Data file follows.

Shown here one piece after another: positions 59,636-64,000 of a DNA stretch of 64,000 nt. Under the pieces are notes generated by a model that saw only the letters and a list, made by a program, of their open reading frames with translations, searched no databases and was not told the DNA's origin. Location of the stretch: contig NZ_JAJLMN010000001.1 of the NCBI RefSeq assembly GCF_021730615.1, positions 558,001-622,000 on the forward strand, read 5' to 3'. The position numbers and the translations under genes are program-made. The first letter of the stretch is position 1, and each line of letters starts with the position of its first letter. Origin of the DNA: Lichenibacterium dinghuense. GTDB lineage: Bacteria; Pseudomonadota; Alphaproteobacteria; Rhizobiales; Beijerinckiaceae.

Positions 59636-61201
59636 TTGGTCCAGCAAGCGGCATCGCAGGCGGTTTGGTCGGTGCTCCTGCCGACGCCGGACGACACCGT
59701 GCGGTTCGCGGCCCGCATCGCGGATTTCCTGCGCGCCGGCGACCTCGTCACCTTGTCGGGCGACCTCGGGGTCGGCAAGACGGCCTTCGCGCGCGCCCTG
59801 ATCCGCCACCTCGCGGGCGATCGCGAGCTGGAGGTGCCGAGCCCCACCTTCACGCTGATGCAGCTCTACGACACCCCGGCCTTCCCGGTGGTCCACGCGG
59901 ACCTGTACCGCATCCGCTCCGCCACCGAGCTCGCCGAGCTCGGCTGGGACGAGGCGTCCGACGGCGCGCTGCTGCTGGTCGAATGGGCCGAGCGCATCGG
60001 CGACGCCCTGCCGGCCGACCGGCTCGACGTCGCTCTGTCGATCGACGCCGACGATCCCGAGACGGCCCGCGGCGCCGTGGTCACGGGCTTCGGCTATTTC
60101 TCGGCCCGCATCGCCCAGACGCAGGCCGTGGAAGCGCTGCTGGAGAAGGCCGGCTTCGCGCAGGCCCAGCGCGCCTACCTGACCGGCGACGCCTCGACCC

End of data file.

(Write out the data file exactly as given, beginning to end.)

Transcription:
Shown here one piece after another: positions 59,636-64,000 of a DNA stretch of 64,000 nt. Under the pieces are notes generated by a model that saw only the letters and a list, made by a program, of their open reading frames with translations, searched no databases and was not told the DNA's origin. Location of the stretch: contig NZ_JAJLMN010000001.1 of the NCBI RefSeq assembly GCF_021730615.1, positions 558,001-622,000 on the forward strand, read 5' to 3'. The position numbers and the translations under genes are program-made. The first letter of the stretch is position 1, and each line of letters starts with the position of its first letter. Origin of the DNA: Lichenibacterium dinghuense. GTDB lineage: Bacteria; Pseudomonadota; Alphaproteobacteria; Rhizobiales; Beijerinckiaceae.

Positions 59636-61201
59636 TTGGTCCAGCAAGCGGCATCGCAGGCGGTTTGGTCGGTGCTCCTGCCGACGCCGGACGACACCGT
59701 GCGGTTCGCGGCCCGCATCGCGGATTTCCTGCGCGCCGGCGACCTCGTCACCTTGTCGGGCGACCTCGGGGTCGGCAAGACGGCCTTCGCGCGCGCCCTG
59801 ATCCGCCACCTCGCGGGCGATCGCGAGCTGGAGGTGCCGAGCCCCACCTTCACGCTGATGCAGCTCTACGACACCCCGGCCTTCCCGGTGGTCCACGCGG
59901 ACCTGTACCGCATCCGCTCCGCCACCGAGCTCGCCGAGCTCGGCTGGGACGAGGCGTCCGACGGCGCGCTGCTGCTGGTCGAATGGGCCGAGCGCATCGG
60001 CGACGCCCTGCCGGCCGACCGGCTCGACGTCGCTCTGTCGATCGACGCCGACGATCCCGAGACGGCCCGCGGCGCCGTGGTCACGGGCTTCGGCTATTTC
60101 TCGGCCCGCATCGCCCAGACGCAGGCCGTGGAAGCGCTGCTGGAGAAGGCCGGCTTCGCGCAGGCCCAGCGCGCCTACCTGACCGGCGACGCCTCGACCC